Seven Minutes in Purgatory to highlight the awkwardness of stand-up comedy

Ian Abramson
Ian Abramson will host Seven Minutes in Purgatory where comedians perform removed from their audience.

If a comedian makes a joke, but never hears the audience laugh, were they really funny? Seven Minutes in Purgatory (7MiP) is offering Iowa City comedy fans the opportunity to find out. 7MiP is a part of this weekend’s Green Gravel Comedy Festival (Feb. 27-28), and this event will take place on Friday, Feb. 27 at 8:30 p.m. at High Ground Cafe (301 E. Market St.).

7MiP is a show where comedians are asked to perform to a camera in one room, and the audience views the performance from a completely separate room. Comedians have no idea how to gauge the audience’s response to their material, creating a new, fun and sometimes totally weird experience for both parties.

Ian Abramson, the host and creator of the show, loves the way the disconnection affects the comedians and audience.

“The comedians tend to feel real weird, because they don’t know when laughs are happening, and when they are not,” said Abramson. “They’re not sure if an audience is giving them a huge response, or a tiny one. Lots of riffing, which is a lot of fun to watch, because it’s just a comedian alone with their jokes, but still using their active instincts to perform.”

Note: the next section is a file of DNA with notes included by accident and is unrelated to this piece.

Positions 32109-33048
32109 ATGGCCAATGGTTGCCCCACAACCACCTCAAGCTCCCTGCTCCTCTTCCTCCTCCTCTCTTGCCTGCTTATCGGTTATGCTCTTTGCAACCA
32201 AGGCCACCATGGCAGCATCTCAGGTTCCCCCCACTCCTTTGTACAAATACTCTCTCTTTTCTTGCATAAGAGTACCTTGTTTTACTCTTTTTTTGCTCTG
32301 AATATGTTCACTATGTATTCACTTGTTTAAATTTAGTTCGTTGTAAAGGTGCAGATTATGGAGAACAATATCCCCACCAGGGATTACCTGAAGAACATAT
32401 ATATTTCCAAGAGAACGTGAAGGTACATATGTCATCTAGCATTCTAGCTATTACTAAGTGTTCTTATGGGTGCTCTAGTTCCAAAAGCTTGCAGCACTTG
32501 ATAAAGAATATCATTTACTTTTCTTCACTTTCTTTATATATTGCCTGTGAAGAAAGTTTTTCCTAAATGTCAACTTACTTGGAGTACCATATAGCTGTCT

“The audience knows what they’re watching, and they realize they’re part of it,” Abramson continued. “By removing that direct communication, I think audiences feel more connected to the show, because they realize that they are part of the experience. If a comedian stumbles a little bit, they’re still supportive, and enjoy it, because that’s what they sat down to see. Whatever happens, is the fun of it.”

Abramson has performed his experimental stand-up show all over the country, including Atlanta’s Laughing Skull and sold-out shows at UCB Sunset in Los Angeles. Friday’s lineup will include both local and national stand-up comics, and don’t be surprised if the offbeat setting causes the comedians to throw away their more conventional jokes.

“Some comedians like to get more weird, others will spend most of their time describing how weird it feels,” Abramson said. “[Comedian] Kyle Kinane said he felt like he was in a hostage video, and even though he couldn’t hear it, the crowd loved it. It leaves comedians guessing with their pauses, and some of them not leaving as many pauses, and letting the jokes roll over as they’re filling the space”

Tickets for the show cost $7 and can be purchased online. Expect a fun and loose atmosphere as comics and attendees experience a unique and different style of stand-up comedy.


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